Friday, April 15, 2011

How you could change your office culture in one day, and why you will never do it

Do you want to know how you can change your office culture in a single day?

Blow it up

That's right, blow it up. Have everyone come in jeans and t-shirts and break out the power tools and tear the walls down.

Why you never would

Your gut reaction tells you that you can't. You think things like "but there are rules" or "you can't just do that" but the fact of the matter is, that is your problem.

If you are serious about changing the culture of your workplace, if you are serious about accelerating the pace of change, you don't fear this exercise, you see its enormous potential.

If you are serious you don't see an empty space that flattens the room and exposes your weaknesses (nose picker!); you see a blank slate, an empty canvass, an opportunity to reframe the physical space you work in into something that supports the culture you long for.

Build it together

Can you imagine the impact on the work culture if you rebuilt the space together? Have you ever taken part in a team building exercise that was as dramatic, as important, or as humanizing?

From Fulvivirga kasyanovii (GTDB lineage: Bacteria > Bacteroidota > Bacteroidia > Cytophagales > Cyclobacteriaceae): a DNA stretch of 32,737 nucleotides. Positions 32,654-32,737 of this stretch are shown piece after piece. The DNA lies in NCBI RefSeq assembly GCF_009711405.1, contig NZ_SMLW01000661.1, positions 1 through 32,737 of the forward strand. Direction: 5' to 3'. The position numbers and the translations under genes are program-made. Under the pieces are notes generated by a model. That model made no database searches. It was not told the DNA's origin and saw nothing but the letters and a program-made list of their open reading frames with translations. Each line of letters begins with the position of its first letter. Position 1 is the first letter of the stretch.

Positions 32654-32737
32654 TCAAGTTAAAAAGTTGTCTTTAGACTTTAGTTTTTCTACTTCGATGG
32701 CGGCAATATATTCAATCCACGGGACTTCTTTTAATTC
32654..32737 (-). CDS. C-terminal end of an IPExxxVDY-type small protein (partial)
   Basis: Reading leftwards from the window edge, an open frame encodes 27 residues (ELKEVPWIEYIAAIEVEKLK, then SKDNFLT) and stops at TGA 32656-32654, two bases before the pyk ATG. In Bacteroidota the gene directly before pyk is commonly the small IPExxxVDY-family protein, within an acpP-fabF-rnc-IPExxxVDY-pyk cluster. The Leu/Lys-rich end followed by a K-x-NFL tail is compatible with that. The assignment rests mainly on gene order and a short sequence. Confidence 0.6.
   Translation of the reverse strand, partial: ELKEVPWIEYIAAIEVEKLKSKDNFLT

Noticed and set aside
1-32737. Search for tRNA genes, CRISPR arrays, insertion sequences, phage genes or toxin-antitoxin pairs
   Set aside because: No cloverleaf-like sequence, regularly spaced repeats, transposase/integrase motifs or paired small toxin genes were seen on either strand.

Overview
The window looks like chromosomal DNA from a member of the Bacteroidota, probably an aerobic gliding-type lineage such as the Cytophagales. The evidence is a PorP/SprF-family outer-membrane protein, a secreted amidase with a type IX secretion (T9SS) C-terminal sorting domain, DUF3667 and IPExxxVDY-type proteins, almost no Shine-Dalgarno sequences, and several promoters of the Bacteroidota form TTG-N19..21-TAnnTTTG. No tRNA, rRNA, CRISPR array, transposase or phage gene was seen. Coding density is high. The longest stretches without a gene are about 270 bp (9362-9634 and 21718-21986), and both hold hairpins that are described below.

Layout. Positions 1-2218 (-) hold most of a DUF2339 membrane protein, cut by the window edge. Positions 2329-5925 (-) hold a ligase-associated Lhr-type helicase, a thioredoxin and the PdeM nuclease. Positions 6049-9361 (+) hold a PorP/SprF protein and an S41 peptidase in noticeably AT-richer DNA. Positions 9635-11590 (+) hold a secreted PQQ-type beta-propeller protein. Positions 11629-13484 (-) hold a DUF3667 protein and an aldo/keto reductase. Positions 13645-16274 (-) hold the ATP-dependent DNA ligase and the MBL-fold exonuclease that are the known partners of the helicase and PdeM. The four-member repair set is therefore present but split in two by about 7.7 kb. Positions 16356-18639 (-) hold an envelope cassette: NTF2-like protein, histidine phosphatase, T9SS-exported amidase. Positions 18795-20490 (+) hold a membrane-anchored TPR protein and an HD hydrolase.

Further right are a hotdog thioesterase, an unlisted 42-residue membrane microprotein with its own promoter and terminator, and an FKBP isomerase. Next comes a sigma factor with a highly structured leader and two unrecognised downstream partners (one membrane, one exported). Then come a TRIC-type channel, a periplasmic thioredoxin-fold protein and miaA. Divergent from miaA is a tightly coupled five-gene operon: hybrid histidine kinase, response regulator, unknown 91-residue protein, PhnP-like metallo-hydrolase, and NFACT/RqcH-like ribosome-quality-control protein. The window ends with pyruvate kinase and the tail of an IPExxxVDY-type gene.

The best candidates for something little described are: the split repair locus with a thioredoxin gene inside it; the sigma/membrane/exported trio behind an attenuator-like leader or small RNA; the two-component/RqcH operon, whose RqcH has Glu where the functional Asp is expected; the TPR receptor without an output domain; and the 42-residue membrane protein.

The Hold Outs

There will always be people who want bigger walls, thicker doors, and better black out shades, but they will become increasingly irrelevant as the artificial gap between the supply and demand of information and services closes within your organization.

I'm not saying that we won't need spaces for private meetings or undisruptive phone calls, closed spaces will always be needed. Closed people on the other hand, are a different matter altogether.

Need a more modest place to start?

Distribute a blank template of the floor plan to your team and ask them to reorganize the office how they want to see it. Encourage them to be creative and whacky, but also functional and thoughtful. Then organize a luncheon and have everyone pitch their ideas pecha kucha style over lunch and see if you can pull together a blueprint that people can agree on and roll from there.

this was originally published by Nick Charney at

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